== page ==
Myriad Genetics Case : Genetic Patentability

This post was first published on 19th August, 2013.   Finally, I have managed to read the Myriad Genetics case at peace. Off late, setting out to analyze the US Supreme Court's patent decisions has become a much easier task than earlier. Firstly, the Court has gotten clearer in the recent past, and secondly, it is no longer a one sided patent friendly Court. The decisions of the Court in KSR, Bilski, Mayo, and finally this case indicate that trend. In the backdrop, the decision in Myriad Genetics was not a surprise to a keen follower, and, upholds the inherent lacuna in...

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Demystifying the Evergreen myth

This post was first published on 19th May, 2014.   Evergreening, known in the politically-correct-circles as “Life Cycle management” of a drug, is the concept of extending the exclusivity term rendered to a pharmaceutical patent through legal and business measures. Contrary to existing myths and notions, Evergreening does not stop an interested party from exploiting the invention of an expiring patent. It is purely a business strategy to introduce and position newer products (sometimes patented) into the market so as to prolong consumer interest, before the generic players flood the market. After the expiry of the term of exclusivity granted to a drug...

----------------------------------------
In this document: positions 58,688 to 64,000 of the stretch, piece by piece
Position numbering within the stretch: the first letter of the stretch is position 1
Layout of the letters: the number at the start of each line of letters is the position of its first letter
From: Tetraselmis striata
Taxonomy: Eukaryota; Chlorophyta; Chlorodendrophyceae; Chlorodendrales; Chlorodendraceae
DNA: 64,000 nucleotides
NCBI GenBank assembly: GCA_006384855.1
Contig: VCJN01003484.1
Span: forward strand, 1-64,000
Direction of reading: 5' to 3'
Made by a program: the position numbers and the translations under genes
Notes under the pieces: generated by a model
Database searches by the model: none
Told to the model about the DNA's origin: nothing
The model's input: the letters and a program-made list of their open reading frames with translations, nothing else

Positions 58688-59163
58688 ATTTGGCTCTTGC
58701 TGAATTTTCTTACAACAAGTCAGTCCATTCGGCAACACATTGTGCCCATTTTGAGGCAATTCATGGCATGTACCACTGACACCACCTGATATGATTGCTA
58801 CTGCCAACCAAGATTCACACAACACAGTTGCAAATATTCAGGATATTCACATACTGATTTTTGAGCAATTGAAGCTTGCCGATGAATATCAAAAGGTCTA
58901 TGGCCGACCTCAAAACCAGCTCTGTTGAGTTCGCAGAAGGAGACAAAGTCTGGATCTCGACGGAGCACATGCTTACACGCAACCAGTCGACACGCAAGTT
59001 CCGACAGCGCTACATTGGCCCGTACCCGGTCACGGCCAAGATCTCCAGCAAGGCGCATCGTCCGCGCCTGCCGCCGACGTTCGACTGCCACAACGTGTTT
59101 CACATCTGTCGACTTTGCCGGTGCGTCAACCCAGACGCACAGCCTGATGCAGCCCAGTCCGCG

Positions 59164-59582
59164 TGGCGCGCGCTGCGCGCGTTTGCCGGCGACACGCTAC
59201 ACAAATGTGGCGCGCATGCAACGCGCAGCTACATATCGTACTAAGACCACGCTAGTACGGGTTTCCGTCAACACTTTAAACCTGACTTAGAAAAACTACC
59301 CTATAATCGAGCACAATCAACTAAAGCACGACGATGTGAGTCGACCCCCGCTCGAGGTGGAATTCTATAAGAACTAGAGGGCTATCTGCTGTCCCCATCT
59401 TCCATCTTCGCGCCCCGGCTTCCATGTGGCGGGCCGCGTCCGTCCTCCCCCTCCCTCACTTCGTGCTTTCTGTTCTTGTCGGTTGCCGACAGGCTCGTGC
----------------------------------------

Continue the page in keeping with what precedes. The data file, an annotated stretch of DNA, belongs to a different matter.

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Public Use Exemption for Patentability

This post was last published on July 18th, 2014.   Today we will take a look at two patentability cases with a very similar premise, the premise being if the public use of an invention bars its patentability. What these two cases have in common is only the premise, and with a little scrutiny, we will see how contrasting the cases actually were. 1. Egbert v. Lippmann, 104 U.S. 333 (1881) In the year 1855, Samuel Barnes, designed corset springs, i.e., the springs that hold a corset together, for his wife who had expressed her dissatisfaction with the existing corset binders that were not...

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Keeping Secrets from the Patent Office? Think Again!

This post was first published on 17th July, 2014.   The Indian Patents Act, 1970 obligates an applicant under Section 8, Rule 12 to furnish information and submit an undertaking regarding foreign application or foreign filing. Under this section, an applicant has to submit details of the application filed 'in any country outside India in respect of the same or substantially the same invention' as required under section 8(1)(a); and an undertaking stating that the Applicant will keep the Controller informed of the application particulars till the time of grant as required under sub-section 8(1)(b). The only guideline available for meeting such an obligation...